In April, the Metropolitan Museum of Art announced the Costume Institute’s upcoming major exhibition, a two-parter exploring American fashion titled In America: A Lexicon of Fashion and In America: An Anthropology of Fashion.
Accompanying the September opening of the first show is the Costume Institute Benefit, widely referred to as the Met Gala, which will make its return in “intimate” form after being postponed last year due to the pandemic. Always an industry highlight, the event gathers some of the biggest names in fashion and pop culture (read: celebrities) under the Met’s roof. This year, leading with the theme of American fashion, the gala will be co-chaired by the likes of Billie Eilish, Timothée Chalamet, and Naomi Osaka, and interestingly and perhaps fittingly, sponsored by Instagram.
Of course, the Met Gala has always relied on corporate sponsorships. But while fashion industry patrons like Donatella Versace and Gucci are expected, tech sponsors have been slowly getting involved in the past 10 years — from Amazon‘s sponsorship of 2012’s Schiaparelli and Prada: Impossible Conversations to Apple’s backing of both 2016’s Manus x Machina: Fashion in an Age of Technology and 2017’s Rei Kawakubo/Comme des Garçons. Instagram joins that line-up, marking one of the Met Gala’s most high-profile tech sponsorships.
Why it matters
The Met Gala is well aware of how social media can massively expand its reach: in 2019, it launched campaigns on Douyin to publicize its big night, a strategy that paid off in millions of views across two days. An Instagram sponsorship cements the event’s ties to social media and by extension, the vast audience on these platforms. And as global travel restrictions continue to limit museum visitorship, making a critical gala night digitally accessible for global viewers would be a boon for engagement.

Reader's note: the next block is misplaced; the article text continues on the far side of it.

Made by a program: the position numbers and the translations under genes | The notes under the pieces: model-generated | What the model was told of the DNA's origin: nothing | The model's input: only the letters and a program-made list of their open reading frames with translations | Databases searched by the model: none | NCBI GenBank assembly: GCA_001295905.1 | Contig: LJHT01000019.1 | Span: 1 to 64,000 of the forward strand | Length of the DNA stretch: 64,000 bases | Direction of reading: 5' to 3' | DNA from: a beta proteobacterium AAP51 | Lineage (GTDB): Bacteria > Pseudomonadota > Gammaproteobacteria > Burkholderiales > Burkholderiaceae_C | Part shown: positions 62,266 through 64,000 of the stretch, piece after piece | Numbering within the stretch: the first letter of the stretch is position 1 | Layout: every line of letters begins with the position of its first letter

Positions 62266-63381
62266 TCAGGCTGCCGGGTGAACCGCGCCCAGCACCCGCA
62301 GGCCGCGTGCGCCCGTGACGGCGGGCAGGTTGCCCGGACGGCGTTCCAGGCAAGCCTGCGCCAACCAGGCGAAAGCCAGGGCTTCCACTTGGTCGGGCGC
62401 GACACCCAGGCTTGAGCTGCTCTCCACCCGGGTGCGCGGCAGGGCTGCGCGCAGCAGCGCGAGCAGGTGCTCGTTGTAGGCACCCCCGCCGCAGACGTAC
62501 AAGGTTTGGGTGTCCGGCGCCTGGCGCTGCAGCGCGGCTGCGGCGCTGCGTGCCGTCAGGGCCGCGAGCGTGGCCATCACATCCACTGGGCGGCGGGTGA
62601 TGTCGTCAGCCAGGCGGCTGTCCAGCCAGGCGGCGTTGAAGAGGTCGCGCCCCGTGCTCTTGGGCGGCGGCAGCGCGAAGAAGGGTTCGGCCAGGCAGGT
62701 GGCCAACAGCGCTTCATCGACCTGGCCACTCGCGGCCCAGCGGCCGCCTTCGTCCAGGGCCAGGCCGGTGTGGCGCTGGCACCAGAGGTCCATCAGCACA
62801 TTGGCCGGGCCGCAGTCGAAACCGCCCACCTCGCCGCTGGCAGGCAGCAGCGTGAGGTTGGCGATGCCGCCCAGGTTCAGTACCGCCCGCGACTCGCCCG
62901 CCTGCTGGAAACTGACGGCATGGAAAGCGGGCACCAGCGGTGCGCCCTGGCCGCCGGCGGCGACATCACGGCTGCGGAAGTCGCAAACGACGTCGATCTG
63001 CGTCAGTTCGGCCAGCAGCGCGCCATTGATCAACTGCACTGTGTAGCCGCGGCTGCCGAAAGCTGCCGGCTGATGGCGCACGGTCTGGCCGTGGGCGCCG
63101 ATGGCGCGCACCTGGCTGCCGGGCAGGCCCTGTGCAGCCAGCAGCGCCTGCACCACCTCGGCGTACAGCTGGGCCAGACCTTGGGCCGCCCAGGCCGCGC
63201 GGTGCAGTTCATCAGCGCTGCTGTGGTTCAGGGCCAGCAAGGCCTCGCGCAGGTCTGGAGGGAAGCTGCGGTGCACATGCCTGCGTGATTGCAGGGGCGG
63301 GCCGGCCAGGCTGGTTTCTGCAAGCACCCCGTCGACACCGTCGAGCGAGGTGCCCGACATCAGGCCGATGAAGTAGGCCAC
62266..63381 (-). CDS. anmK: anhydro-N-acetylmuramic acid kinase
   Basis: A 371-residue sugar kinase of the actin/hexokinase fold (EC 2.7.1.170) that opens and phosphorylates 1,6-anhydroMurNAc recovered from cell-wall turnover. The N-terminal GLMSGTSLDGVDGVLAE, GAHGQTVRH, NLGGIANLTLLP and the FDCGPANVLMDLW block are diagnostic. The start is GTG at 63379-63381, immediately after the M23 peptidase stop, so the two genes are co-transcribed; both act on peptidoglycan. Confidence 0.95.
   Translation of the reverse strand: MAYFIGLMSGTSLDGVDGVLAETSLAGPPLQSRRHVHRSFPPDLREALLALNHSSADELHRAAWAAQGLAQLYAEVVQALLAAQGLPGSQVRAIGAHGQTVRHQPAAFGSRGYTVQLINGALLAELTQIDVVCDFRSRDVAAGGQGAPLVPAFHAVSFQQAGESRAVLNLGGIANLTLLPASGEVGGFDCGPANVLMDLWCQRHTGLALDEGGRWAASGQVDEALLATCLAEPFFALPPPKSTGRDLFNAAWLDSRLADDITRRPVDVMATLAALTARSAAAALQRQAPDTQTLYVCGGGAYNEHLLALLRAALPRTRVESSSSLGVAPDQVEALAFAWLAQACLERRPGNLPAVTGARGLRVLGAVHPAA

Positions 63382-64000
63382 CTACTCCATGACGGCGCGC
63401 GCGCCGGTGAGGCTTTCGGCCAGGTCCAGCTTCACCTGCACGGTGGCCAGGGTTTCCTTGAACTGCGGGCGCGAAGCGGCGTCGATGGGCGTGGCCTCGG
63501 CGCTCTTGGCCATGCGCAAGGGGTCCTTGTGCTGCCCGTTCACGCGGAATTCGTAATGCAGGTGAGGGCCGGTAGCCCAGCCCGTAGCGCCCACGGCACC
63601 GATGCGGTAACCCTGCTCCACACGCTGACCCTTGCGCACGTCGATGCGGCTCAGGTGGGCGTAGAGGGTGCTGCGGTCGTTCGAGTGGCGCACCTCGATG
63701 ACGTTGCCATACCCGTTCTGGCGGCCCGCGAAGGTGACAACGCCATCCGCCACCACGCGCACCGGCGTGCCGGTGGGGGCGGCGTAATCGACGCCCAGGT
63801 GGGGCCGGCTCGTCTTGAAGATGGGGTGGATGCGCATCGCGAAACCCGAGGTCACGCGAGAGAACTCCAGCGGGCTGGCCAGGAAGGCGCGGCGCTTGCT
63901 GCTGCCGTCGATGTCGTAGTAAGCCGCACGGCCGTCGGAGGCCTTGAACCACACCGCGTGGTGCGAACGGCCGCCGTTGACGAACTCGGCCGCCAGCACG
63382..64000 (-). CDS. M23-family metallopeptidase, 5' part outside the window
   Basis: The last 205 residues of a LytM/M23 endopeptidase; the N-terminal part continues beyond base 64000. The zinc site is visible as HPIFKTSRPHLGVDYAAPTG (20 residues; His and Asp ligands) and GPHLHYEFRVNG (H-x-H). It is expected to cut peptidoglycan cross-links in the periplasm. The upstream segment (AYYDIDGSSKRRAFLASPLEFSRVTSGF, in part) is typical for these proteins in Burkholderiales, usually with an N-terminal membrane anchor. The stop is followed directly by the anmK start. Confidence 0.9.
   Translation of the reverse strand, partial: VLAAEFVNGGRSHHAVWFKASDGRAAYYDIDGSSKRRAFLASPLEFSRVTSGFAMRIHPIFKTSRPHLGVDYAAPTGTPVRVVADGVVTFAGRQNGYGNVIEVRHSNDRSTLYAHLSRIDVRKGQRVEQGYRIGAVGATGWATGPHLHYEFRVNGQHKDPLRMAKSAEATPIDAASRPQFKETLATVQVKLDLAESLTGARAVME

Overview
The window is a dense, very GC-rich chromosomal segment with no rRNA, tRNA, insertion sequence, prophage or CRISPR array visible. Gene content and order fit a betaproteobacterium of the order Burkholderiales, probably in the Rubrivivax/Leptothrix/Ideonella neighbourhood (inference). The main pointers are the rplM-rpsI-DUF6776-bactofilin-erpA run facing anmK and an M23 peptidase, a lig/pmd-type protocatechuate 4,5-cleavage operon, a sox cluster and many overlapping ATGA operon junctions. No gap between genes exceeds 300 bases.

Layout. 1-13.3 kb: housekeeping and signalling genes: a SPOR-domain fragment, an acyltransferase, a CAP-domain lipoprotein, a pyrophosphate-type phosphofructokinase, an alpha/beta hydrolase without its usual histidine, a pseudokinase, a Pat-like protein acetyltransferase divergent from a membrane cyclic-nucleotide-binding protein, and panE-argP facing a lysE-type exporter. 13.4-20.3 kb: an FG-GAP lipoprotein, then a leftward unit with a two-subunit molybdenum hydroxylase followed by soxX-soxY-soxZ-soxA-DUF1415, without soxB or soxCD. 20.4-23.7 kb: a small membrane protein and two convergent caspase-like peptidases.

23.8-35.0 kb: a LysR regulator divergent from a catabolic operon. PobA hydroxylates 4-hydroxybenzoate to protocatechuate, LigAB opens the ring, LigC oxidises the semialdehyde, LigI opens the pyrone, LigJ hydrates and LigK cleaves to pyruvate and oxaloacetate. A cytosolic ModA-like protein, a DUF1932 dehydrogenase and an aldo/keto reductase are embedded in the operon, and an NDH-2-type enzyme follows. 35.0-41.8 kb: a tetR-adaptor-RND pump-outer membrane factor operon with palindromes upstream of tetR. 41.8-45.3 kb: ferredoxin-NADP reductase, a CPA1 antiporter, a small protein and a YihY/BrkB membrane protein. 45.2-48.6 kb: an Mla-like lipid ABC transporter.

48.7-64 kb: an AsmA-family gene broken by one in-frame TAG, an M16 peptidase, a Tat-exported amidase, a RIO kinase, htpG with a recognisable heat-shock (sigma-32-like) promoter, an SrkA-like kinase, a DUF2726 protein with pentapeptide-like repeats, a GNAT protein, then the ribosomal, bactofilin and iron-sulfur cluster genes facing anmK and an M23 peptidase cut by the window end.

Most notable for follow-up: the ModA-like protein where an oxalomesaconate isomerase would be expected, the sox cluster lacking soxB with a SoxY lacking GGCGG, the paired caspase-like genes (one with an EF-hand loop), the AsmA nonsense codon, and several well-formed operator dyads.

Additionally, Instagram has only grown in stature within the art and museum spheres. In the past year, the app has increasingly become a research tool for art-buyers, and has been tapped by institutions to host virtual tours and livestreamed events like curator talks.
And that’s not mentioning how user behavior on the platform has shaped the way museums curate and operate. Before the pandemic, entire museums like the Museum of Ice Cream, prided on being “Instagrammable,” have surfaced. With exhibitions of works such as Yayoi Kusama’s “Infinity Mirrors,” arts organizations also demonstrate an understanding of how a “grammable” space translates into online engagement and in turn, foot traffic. As of writing, the #museum hashtag on Instagram hosts more than 21 million posts.
Sponsored museum events and exhibitions too have been gaining momentum, especially as museums struggle to recover financial and visitor losses following a pandemic year. Earlier in 2020, the Met anticipated a $150 million loss, temporarily closed all three locations, considered deaccessioning pieces from their permanent collections to raise maintenance funds, laid off some 80 employees, and announced executive pay cuts reaching 20 percent.
The institution’s partnership with Instagram, which has approximately one billion global users, will greatly expand the Met Gala’s digital audience, making it, according to a Met spokeswoman, “a great fit to sponsor this American-themed exhibition.” For the social media platform, itself already “a home for fashion,” attaching their name to such a defining, high-profile gala secures their cultural standing (head of Instagram Adam Mosseri will serve as a honorary chair at the event). While it awaits to be seen how this partnership bears out, it opens up the possibilities for Instagram’s future and deeper involvement in the museum space.